Fallout 4 Volumetric Lighting Benchmark – AMD & NVidia FPS

By Published November 10, 2015 at 3:10 am

NVidia's implementation of volumetric lighting utilizes tessellation for light shafts radiation and illumination of air. This approach allows better lighting when light sources are occluded by objects or when part of a light source is obfuscated, but requires that the GPU perform tessellation crunching to draw the light effects to the screen. NVidia is good at tessellation thanks to their architecture and specific optimizations made, but AMD isn't as good at it – Team Red regularly struggles with nVidia-implemented technologies that drive tessellation for visual fidelity, as seen in the Witcher's hair.

When benchmarking Fallout 4 on our lineup of GPUs, we noticed that the R9 390X was outclassed by the GTX 970 at 1080p with ultra settings. This set off a few red flags that we should investigate further; we did this, tuning each setting individually and ultimately finding that the 970 always led the 390X in our tests – no matter the configuration. Some settings, like shadow distance, can produce massive performance deltas (about 16-17% here), but still conclude with the 970 in the lead. It isn't until resolution is increased to 1440p that the 390X takes charge, somewhat expected given AMD's ability to handle raw pixel count at the higher-end.

Further research was required.

We eventually realized that volumetric lighting could be the problem, given the tessellation focus, and decided to toggle the setting and conduct some in-game analysis of godrays and light illumination. Learn more about tessellation in this post, if unsure about what this word means.

This test isn't meant to be as complete as our Fallout 4 GPU benchmark or Black Ops III settings guide and specifically explores volumetric lighting's impact on FPS.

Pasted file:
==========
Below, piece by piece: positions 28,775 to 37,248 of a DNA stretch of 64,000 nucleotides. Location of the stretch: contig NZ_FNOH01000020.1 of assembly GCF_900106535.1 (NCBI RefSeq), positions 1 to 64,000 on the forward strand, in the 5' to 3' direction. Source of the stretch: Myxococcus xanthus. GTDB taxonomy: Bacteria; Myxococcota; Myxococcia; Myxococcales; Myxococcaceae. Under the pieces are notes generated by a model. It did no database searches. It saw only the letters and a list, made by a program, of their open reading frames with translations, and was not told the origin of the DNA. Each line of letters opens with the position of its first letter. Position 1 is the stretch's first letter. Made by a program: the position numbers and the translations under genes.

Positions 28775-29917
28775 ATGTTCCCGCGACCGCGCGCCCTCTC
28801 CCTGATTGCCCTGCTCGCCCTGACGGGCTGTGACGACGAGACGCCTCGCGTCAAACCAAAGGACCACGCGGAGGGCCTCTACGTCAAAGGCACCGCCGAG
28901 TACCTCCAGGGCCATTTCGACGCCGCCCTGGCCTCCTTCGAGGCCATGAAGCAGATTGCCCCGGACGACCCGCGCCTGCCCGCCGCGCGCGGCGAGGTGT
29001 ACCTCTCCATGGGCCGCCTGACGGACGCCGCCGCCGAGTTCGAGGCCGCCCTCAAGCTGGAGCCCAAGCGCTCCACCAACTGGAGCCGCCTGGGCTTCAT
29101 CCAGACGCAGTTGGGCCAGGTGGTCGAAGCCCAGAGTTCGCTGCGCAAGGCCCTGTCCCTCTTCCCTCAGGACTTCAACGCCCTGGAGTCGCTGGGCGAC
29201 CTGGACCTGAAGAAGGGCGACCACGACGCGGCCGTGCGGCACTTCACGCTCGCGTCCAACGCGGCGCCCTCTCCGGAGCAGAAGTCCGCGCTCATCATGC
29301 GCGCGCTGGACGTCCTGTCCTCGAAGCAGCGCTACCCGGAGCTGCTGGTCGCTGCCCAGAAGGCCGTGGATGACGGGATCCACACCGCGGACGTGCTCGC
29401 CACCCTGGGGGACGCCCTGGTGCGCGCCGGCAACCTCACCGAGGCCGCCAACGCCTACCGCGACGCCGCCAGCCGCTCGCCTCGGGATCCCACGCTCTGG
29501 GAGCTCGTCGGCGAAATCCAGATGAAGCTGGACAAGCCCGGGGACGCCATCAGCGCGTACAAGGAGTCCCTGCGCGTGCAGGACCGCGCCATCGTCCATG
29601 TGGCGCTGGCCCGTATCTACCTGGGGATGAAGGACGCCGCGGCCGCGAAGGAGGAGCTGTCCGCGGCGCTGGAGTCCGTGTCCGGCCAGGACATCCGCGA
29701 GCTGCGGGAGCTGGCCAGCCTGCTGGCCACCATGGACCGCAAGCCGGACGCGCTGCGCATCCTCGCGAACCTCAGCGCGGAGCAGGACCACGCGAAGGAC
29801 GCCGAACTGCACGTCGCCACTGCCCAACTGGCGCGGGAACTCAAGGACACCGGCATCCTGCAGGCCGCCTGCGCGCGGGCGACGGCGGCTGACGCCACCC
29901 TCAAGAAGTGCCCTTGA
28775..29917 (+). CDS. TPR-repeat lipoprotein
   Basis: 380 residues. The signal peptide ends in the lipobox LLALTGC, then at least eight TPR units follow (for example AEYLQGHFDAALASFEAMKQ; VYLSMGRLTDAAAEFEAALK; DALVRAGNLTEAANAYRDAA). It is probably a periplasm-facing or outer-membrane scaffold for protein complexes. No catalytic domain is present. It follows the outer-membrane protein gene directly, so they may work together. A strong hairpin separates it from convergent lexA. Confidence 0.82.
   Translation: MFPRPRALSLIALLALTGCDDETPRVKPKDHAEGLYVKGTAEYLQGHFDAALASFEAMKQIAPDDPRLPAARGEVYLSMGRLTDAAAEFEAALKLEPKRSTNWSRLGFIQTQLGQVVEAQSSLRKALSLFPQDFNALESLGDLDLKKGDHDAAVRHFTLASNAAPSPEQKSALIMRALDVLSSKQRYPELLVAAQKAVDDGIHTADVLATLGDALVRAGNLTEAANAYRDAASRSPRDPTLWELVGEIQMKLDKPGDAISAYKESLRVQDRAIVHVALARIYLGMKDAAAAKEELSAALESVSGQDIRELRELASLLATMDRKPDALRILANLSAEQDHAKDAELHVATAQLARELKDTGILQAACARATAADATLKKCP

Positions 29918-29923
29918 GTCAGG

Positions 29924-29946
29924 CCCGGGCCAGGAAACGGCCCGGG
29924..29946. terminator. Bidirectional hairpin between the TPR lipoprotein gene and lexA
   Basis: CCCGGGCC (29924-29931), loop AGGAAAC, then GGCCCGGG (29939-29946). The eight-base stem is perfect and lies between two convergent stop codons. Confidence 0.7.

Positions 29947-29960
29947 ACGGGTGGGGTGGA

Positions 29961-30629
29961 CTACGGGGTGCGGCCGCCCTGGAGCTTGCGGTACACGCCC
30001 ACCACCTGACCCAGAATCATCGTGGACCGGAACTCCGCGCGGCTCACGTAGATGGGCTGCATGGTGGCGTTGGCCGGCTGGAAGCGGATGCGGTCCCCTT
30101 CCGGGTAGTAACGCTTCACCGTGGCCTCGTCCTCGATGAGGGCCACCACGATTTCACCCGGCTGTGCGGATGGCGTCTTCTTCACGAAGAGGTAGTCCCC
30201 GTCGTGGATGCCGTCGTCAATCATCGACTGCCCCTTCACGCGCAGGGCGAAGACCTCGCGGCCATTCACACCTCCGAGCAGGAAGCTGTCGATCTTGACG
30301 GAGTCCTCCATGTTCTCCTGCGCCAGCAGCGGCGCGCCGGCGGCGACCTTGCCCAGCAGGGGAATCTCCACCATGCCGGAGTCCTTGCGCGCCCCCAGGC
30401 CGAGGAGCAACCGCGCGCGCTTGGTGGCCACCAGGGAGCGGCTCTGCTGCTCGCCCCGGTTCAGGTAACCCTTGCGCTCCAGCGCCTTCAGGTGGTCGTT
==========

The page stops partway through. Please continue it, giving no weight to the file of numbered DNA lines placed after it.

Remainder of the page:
Our initial benchmark was conducted at night, so there's not nearly as much volumetric lighting going on as during daytimes. The sun, moon, and some ultra-bright light emitters will create godrays and interact voluminously with game elements. Volumetric lighting in Fallout 4 primarily consists of these outputs: Godrays and light shafts, radiation proliferated by reflective materials, and increased apparent depth of shadows.

How to Disable Volumetric Lighting in Fallout 4

We entered these commands into the console to establish a clean test environment:

> set gamehour to 11

> set timescale to 0

This locks our game time and sets the clock to late morning, when the sun interacted with our test environment (Diamond City) the best.

We then used these commands as necessary:

> gr 0 // disable godrays completely

> gr 1 // enable godrays

> gr debug 1 // wireframe godray render for analysis of godray “landing zones”

> gr debug 2 // show only godray illumination, so all objects and actors are lit only by godrays; global illumination and other light sources are offensive

Here's a pair of screenshots of the two debug modes:



The “godrays only” mode is extremely useful in understanding exactly why godrays are volumetric – even when an object isn't directly in the line of a beam, it will still receive light from illumination shed by that beam. Actors in the vicinity of reflective materials will receive some of the light from godrays, too, because volumetric light can bounce and proliferate when interacting with certain surfaces. We talk about this in more depth in our GDC 15 interview with Crytek, who explained physically-based rendering to us.

Tessellation is effectively the process of doubling triangles on graphics hardware for increased apparent detail, allowing more displacement or smoothing of surfaces. Tessellation also creates the appearance of a higher resolution surface and adds small bumps in surfaces, creating higher fidelity and depth. That's a generalization applied to tessellation in 3D objects, though the computations involved to tessellate light beams rely on the same part of the GPU.

With volumetric lighting through nVidia's Fallout 4 implementation, which uses GameWorks, the lighting is fed through tessellation instead of post-processing effects. Tessellated lighting lends itself to cooperation with occlusion, and is exactly why you can see the light pouring over the edges of a surface even when that surface physically blocks the actual light source.